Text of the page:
Legal Planning that Every Parent Should Know About : Scenario 1 - You Don't Make it Home | Estate Planning

Legal Planning that Every Parent Should Know About : Scenario 1 – You Don’t Make it Home

The following series of posts contain articles posted at Kaboose.com, featuring an interview with my colleague and fellow Personal Family Lawyer, Kimberly Hegwood. If you have any questions or want to speak with me about these issues, please call me at 770-425-6060.

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Talking about legal planning for your family is never something up
there on your list of fun things to do. However, finding yourself
without a plan can be scary so there’s no time like the present to sit
down and just do it.

It doesn’t matter how much money you have, if you
have young children, you need to think about this. In the long run,
there’s no better peace of mind than knowing you have hammered out the
details of how you want your kids to be taken care of, long term as
well as within the first twenty four hours of something happening.
We’ve asked Kimberly Hegwood of Hegwood & Associates, P.C., a
personal family lawyer, mom of two, and a licensed estate planning
attorney in the state of Texas, to look at some
not-so-uncommon-scenarios and tell us how parents can best to prepare
for them:

Scenario #1, You Don’t Make it Home

You
and your husband are in, God-forbid, a car accident driving home from
work together. Both of you is either seriously incapacitated or worse.
Your child is at preschool or home with a babysitter. You do not have
wills in place. What happens to the children in the next 24 hours? What
happens in the month following? What happens long-term?

Kimberly:
The problem with traditional estate planning is that there is no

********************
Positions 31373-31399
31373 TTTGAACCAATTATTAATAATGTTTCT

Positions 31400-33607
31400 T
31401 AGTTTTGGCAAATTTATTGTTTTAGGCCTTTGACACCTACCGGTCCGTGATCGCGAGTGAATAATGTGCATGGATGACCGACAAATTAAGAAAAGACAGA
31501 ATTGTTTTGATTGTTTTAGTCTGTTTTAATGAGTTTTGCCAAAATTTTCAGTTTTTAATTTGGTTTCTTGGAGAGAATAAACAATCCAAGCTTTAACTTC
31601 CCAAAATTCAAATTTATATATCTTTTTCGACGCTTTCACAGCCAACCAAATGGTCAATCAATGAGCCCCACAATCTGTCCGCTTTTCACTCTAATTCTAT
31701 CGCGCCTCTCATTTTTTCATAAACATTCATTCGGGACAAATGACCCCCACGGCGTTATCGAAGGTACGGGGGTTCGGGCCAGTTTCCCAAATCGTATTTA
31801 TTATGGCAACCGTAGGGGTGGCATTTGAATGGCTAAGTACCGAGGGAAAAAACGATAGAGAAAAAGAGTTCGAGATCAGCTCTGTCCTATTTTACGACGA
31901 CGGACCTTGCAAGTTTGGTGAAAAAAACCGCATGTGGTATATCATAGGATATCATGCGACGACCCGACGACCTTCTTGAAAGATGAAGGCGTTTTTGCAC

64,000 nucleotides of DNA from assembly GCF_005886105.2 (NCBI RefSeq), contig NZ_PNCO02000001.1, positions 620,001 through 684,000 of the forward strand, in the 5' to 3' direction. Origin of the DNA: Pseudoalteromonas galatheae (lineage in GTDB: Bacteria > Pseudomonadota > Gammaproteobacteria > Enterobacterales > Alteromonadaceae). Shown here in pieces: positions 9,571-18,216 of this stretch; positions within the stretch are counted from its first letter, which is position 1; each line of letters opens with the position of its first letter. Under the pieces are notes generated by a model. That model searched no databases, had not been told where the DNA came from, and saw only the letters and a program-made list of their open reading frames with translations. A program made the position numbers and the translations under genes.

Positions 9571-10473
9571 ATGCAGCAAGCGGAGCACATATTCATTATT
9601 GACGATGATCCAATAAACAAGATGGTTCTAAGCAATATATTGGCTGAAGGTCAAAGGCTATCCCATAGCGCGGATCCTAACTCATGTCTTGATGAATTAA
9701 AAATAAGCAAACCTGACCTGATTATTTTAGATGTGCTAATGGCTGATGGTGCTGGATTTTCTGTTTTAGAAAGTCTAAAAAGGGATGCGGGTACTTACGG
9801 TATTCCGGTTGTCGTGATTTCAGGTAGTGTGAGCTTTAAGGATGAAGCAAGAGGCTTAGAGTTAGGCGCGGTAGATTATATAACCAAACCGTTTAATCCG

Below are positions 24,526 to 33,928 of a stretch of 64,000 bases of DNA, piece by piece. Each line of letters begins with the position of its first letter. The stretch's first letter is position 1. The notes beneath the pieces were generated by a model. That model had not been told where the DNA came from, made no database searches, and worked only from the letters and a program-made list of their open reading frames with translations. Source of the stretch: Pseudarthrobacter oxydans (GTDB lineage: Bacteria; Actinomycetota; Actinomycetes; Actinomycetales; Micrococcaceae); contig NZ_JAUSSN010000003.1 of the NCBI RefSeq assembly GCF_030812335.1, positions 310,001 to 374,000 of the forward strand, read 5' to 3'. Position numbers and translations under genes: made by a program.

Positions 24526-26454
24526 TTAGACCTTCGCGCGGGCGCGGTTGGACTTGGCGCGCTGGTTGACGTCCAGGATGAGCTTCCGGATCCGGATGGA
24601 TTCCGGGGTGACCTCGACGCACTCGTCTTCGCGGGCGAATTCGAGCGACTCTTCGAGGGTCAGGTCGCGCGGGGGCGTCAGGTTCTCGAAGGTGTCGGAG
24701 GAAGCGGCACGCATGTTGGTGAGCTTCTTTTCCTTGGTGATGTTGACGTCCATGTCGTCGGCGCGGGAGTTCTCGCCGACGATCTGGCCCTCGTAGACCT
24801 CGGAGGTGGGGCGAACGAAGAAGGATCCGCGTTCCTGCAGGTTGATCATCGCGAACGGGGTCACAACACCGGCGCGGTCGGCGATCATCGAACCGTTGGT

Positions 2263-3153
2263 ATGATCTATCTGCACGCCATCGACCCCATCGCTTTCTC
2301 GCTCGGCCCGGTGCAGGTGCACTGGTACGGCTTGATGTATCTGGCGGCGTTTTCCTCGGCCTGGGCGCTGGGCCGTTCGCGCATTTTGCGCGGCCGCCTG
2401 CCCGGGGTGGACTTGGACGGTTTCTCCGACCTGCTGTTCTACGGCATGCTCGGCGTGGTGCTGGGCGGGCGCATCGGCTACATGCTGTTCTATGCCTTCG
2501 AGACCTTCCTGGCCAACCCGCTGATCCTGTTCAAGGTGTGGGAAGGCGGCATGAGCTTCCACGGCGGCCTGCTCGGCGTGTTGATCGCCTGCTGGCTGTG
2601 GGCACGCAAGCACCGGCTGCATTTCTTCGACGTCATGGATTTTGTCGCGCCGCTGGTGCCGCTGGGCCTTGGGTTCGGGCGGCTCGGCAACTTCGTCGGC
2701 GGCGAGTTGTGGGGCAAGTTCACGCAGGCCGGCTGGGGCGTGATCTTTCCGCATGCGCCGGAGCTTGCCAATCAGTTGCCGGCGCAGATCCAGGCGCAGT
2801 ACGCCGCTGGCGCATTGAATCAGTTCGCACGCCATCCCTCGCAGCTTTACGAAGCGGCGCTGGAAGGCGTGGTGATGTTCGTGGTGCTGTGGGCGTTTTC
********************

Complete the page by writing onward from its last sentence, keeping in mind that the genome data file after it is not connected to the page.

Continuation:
provision for temporary guardians for your children, which results in a
planning gap. Your children may be at home with a sitter or at day care
when something happens. Since they haven’t heard from you, your care
giver may end up having to call the police. Once the police are called,
if the babysitter or daycare provider cannot show documentation that
they have legal authority to care for your children, the police have no
alternative but to call Child Protective Services (CPS). If that
happens your family may have to spend thousands of dollars to gain
custody of your children.

Since you don’t have wills, family members may end
up battling over custody rights, and a judge who does not know you or
your children, will determine who will raise your children for you.

What can you do to avoid this scenario?

Kimberly:
Not only do you need to have a will or a trust, a medical power of
attorney, statutory durable power of attorney and directive to
physicians, but you need temporary guardianship papers for your
children. 

In order to make sure your ducks are in a row, you
should find an attorney that suits your needs. An estate planning
attorney usually knows how to protect your family from this happening.
A Personal Family Lawyer (PFL) is just such a lawyer. A good PFL can
help plan for the gap that others may miss. It’s important to put in
writing not only whom you want to raise to raise your children, but
those that you don’t want to be considered as well. This way a judge
will know that you have considered all possibilities.  Make sure you
talk to the people you’d like to have raise your children as well and
clearly state your preferences for them in writing. 

Collaboration allows for a kind divorce

The following article, written by Paul Pinkham for Jacksonville.com, details the progress made in Florida incorporating collaborative divorce into and as a viable alternative to the litigation process.

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Collaborative divorces can save couples money and emotional distress.

Attorney Nickolas Alexander remembers returning to his Orange Park
office seven years ago excited about a new, less confrontational way to